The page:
Electronic Civil Disobedience for Oaxaca
October 30, 2006 6:31 PM   Subscribe

Electronic Blockade of Mexican Government: Hactivism and Oaxaca; The Electronic Disturbance Theatre, founded by Ricardo Dominguez has organized a virtual sit-in of Mexican embassy and consulate websites. [More Inside]
posted by jrb223 (7 comments total)
Dominguez has received some threatening phone calls as a result.

Coco Fusco interviews Ricardo Dominguez

(Coco Fusco)
posted by jrb223 at 6:32 PM on October 30, 2006

virtual sit-in virtually effective.
posted by BrodieShadeTree at 7:50 PM on October 30, 2006

So this is a denial of service attack?

I feel like this action differs from a traditional denial of service attack insofar as for it to effectively deny service, it requires the participation of large amounts of the public. Traffic to the Mexican embassy sites will only by affected if many people load up the Electronic Disturbance Theatre's website. Like a sit-in, it is the number of individuals involved that results in a blockade of the target. In this way, it is not a single agitator shutting down dialogue, but rather many people voicing their displeasure with a given policy. Of course, unlike a traditional sit-in the people participating in this one aren't exactly visible, and that lack of visibility can undercut the action's effectiveness. I worry, given the gravity of the situation in Oaxaca, that BrodieShadeTree's glib response is very much on the mark.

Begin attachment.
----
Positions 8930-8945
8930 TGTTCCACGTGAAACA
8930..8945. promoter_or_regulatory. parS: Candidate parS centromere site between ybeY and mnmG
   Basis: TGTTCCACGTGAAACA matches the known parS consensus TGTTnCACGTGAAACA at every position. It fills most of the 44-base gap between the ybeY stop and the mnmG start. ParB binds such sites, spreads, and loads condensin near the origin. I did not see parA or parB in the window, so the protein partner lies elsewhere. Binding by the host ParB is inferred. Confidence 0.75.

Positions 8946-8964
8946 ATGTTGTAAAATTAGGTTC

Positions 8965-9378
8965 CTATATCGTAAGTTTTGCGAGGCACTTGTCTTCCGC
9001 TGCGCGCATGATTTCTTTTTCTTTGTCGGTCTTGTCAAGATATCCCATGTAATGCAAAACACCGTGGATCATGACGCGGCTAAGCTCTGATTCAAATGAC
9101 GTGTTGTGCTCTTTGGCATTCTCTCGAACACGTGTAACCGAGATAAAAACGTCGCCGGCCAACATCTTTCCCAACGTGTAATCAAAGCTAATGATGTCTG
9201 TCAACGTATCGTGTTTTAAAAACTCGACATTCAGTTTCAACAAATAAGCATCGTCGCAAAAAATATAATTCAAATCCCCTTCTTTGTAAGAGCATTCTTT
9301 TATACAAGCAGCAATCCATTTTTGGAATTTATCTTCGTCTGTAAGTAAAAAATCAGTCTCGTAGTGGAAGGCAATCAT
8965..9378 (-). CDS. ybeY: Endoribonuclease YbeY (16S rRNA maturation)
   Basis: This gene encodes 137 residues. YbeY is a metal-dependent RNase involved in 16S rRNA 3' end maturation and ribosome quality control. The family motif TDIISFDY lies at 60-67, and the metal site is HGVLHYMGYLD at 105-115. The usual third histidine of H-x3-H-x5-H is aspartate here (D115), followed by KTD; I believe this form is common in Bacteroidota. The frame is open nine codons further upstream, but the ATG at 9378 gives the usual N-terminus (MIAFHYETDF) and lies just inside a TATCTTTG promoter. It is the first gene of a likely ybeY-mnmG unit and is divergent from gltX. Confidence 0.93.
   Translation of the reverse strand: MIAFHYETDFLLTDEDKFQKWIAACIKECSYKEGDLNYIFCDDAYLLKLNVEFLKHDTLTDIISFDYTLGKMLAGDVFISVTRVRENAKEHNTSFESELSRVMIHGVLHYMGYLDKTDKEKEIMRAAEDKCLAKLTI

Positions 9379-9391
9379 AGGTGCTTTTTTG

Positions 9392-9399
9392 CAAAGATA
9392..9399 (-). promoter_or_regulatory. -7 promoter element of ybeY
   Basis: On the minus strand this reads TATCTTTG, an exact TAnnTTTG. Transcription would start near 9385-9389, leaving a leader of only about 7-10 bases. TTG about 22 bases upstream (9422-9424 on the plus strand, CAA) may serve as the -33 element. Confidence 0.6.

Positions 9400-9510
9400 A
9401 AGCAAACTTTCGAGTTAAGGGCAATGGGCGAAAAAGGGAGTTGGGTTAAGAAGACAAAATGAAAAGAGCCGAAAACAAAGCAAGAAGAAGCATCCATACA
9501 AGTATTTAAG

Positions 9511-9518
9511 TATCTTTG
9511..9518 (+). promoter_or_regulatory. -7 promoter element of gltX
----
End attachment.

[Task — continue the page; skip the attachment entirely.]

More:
posted by jrb223 at 8:33 PM on October 30, 2006

ok... so my italicized bit is quoting a comment that has been deleted... just sayin that so I don't look schizophrenic.... oh don't you, Jim? ...No I don't. ...sure...
posted by jrb223 at 8:40 PM on October 30, 2006

I dunno about the value of EDT's strategy, honestly, but I do know that the more I read about the governor of Oaxaca and his use of police as his personal militia, the more I want the protestors to hold out, and the more furious I get at the . Reporters Without Borders has more about the three suspects in the murder of Indymedia journalist Brad Will; of course, they're all security officials, and journalists have been a favorite target for a while now.
posted by mediareport at 9:20 PM on October 30, 2006

Er..."and the more furious I get at the federal response targeting them rather than the governor."
posted by mediareport at 9:21 PM on October 30, 2006

I wonder when powerful interests threatened by this sort of action start collecting IP addresses and retaliating against anyone who participates. If they're willing to kill people, they're certainly willing to screw up a couple thousand people's internet connection. Of course, I see large companies having more to lose with this kind of action than governments. Who cares if you can't access a corrupt regime's website. They probably don't. But interupting commerce? That gets people's attention.
posted by cal71 at 4:56 AM on October 31, 2006

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